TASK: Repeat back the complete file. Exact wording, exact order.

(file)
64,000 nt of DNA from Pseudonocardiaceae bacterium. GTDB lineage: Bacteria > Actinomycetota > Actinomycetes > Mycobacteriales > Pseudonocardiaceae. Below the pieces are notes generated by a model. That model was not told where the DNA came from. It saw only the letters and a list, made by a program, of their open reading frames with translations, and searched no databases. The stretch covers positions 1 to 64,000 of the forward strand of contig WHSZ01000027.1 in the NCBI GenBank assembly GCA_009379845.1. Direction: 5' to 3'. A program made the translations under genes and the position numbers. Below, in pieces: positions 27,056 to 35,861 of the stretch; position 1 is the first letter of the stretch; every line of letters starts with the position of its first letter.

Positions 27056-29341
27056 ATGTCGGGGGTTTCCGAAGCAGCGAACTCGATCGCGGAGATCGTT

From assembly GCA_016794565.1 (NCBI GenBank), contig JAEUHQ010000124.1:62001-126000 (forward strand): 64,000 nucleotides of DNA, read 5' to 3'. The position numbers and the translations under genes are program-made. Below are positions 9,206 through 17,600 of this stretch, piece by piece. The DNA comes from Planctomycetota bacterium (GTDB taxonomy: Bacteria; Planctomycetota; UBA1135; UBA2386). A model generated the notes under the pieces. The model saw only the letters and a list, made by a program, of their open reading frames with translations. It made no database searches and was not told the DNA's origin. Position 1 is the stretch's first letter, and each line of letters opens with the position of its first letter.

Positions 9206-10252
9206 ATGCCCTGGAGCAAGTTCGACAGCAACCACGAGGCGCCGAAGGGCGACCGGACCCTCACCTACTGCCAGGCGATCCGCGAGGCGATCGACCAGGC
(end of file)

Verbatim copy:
64,000 nt of DNA from Pseudonocardiaceae bacterium. GTDB lineage: Bacteria > Actinomycetota > Actinomycetes > Mycobacteriales > Pseudonocardiaceae. Below the pieces are notes generated by a model. That model was not told where the DNA came from. It saw only the letters and a list, made by a program, of their open reading frames with translations, and searched no databases. The stretch covers positions 1 to 64,000 of the forward strand of contig WHSZ01000027.1 in the NCBI GenBank assembly GCA_009379845.1. Direction: 5' to 3'. A program made the translations under genes and the position numbers. Below, in pieces: positions 27,056 to 35,861 of the stretch; position 1 is the first letter of the stretch; every line of letters starts with the position of its first letter.

Positions 27056-29341
27056 ATGTCGGGGGTTTCCGAAGCAGCGAACTCGATCGCGGAGATCGTT

From assembly GCA_016794565.1 (NCBI GenBank), contig JAEUHQ010000124.1:62001-126000 (forward strand): 64,000 nucleotides of DNA, read 5' to 3'. The position numbers and the translations under genes are program-made. Below are positions 9,206 through 17,600 of this stretch, piece by piece. The DNA comes from Planctomycetota bacterium (GTDB taxonomy: Bacteria; Planctomycetota; UBA1135; UBA2386). A model generated the notes under the pieces. The model saw only the letters and a list, made by a program, of their open reading frames with translations. It made no database searches and was not told the DNA's origin. Position 1 is the stretch's first letter, and each line of letters opens with the position of its first letter.

Positions 9206-10252
9206 ATGCCCTGGAGCAAGTTCGACAGCAACCACGAGGCGCCGAAGGGCGACCGGACCCTCACCTACTGCCAGGCGATCCGCGAGGCGATCGACCAGGC